“We just want to cut through the myths to the facts,” said Shawn Cantrell, Defenders Northwest director based in Seattle.

Gray wolves remain under state endangered species protections in Washington as they naturally reoccupy their native range in the state.


Simply Not Justifiable


You may have heard the tragic news that a coyote hunter reportedly killed the lone female gray wolf who made international headlines when she showed up just north of the Grand Canyon- the first wolf to appear in that region in decades. This devastating news is all the more reason why we need to redouble our efforts to stop the wanton wide-scale killing of predators like coyotes, foxes, wolves and bobcats. It is simply not justified in this day and age.


It may be weeks before additional testing reveals whether the wolf killed in Utah is the same one, which was nicknamed Echo…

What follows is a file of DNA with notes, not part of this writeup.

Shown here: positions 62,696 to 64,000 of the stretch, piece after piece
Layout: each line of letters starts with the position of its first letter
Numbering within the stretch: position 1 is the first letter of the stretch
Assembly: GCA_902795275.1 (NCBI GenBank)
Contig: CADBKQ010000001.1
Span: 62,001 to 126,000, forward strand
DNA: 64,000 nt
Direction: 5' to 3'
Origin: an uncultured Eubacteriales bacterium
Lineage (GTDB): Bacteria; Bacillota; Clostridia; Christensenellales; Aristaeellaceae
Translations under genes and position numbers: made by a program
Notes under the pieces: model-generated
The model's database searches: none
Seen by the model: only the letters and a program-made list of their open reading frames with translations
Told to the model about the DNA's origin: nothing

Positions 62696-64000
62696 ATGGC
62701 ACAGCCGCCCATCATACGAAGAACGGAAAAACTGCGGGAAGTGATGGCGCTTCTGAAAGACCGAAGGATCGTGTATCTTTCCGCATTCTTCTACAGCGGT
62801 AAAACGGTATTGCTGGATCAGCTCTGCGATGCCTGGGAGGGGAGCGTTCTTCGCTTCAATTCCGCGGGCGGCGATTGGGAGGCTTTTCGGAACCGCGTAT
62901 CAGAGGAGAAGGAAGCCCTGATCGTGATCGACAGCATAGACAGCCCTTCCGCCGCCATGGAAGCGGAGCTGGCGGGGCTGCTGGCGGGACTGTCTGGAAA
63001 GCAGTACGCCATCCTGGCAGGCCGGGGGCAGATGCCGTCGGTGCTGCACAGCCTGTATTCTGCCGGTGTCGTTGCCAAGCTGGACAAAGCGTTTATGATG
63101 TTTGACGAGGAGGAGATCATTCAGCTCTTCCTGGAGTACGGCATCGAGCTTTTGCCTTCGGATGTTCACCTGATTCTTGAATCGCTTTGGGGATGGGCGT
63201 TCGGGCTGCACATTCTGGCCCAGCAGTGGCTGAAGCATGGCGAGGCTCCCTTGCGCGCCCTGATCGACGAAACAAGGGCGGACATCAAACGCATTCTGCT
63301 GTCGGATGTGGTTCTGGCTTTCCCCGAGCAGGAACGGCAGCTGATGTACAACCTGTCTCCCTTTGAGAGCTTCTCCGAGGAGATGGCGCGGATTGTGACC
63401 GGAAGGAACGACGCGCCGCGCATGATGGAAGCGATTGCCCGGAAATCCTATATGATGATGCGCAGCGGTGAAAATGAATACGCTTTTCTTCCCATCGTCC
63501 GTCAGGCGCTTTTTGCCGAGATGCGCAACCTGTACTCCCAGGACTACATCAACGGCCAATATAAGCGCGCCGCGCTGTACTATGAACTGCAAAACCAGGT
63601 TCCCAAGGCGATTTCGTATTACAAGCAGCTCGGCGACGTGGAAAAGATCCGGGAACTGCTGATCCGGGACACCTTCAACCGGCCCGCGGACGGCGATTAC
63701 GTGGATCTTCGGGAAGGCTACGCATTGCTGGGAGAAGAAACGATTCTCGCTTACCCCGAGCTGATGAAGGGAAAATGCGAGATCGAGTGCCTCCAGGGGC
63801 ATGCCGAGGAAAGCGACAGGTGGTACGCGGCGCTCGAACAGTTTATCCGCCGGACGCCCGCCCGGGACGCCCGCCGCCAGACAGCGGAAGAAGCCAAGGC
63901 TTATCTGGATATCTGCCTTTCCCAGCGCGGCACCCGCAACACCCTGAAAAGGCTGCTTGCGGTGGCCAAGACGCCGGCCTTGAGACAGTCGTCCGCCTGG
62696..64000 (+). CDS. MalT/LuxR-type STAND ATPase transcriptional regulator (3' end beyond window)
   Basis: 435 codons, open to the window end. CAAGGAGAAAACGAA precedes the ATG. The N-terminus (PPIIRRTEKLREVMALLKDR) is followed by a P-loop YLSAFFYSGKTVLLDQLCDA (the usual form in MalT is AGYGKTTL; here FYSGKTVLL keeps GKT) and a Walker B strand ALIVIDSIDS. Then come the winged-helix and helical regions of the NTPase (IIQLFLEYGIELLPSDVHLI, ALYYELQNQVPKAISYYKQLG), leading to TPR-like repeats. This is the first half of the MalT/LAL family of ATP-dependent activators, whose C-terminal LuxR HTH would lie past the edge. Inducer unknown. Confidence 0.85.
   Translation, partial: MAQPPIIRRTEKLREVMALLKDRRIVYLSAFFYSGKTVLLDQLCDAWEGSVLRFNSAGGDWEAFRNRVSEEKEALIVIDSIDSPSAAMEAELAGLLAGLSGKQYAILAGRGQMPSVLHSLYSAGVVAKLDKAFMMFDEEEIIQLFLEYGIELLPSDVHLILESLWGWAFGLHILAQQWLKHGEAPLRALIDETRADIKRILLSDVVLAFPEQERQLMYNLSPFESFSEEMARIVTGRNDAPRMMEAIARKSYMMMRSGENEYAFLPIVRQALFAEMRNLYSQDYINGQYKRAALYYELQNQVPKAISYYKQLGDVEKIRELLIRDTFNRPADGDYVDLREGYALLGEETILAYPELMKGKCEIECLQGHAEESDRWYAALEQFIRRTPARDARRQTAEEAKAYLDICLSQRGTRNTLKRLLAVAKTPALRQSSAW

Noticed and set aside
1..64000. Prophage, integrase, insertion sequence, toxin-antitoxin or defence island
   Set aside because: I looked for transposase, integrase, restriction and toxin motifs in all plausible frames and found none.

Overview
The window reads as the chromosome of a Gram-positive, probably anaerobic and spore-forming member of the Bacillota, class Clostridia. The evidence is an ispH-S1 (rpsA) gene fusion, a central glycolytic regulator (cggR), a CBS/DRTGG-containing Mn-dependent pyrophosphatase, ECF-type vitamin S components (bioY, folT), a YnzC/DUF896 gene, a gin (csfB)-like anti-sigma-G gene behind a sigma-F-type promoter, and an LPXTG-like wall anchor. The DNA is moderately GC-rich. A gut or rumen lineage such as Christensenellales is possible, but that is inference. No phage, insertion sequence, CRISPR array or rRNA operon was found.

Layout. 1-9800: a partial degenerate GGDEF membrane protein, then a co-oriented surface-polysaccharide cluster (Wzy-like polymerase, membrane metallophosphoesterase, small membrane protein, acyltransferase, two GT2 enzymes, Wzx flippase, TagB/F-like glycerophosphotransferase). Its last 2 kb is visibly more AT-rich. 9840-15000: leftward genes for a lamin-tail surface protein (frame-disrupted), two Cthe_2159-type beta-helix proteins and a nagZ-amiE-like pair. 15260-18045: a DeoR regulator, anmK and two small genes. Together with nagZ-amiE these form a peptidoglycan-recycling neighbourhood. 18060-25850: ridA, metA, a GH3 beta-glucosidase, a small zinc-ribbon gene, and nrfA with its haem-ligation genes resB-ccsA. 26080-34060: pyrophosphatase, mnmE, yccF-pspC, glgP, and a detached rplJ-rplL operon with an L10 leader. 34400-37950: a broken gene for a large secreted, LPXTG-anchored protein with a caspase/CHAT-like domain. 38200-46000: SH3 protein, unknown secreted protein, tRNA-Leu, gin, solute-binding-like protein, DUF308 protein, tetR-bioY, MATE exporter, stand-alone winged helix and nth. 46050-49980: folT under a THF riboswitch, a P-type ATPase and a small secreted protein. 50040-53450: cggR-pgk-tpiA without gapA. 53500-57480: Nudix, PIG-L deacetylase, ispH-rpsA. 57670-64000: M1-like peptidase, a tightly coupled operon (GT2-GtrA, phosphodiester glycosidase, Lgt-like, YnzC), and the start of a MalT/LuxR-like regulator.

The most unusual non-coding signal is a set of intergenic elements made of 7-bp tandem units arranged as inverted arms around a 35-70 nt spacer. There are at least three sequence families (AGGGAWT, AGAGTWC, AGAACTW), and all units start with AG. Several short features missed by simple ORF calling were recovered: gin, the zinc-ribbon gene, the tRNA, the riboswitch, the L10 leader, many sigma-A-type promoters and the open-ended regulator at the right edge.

Echo was the first gray wolf seen in the Grand Canyon since the 1940s, when the last wolf there was killed as part of an extensive eradication campaign, said Chris Cline with the U.S. Fish and Wildlife Service.

Meanwhile, from:

…While lawmakers are in session, the Washington Department of Fish and Wildlife is expected to update its wolf count. The census may spark talk about how to manage the animals when they are no longer listed as endangered under federal or state law, said Moses Lake Republican Judy Warnick, the incoming chairwoman of the Senate Agriculture, Water and Rural Economic Committee.

“The more they spread, the more willing people will be to have these discussions,” she said.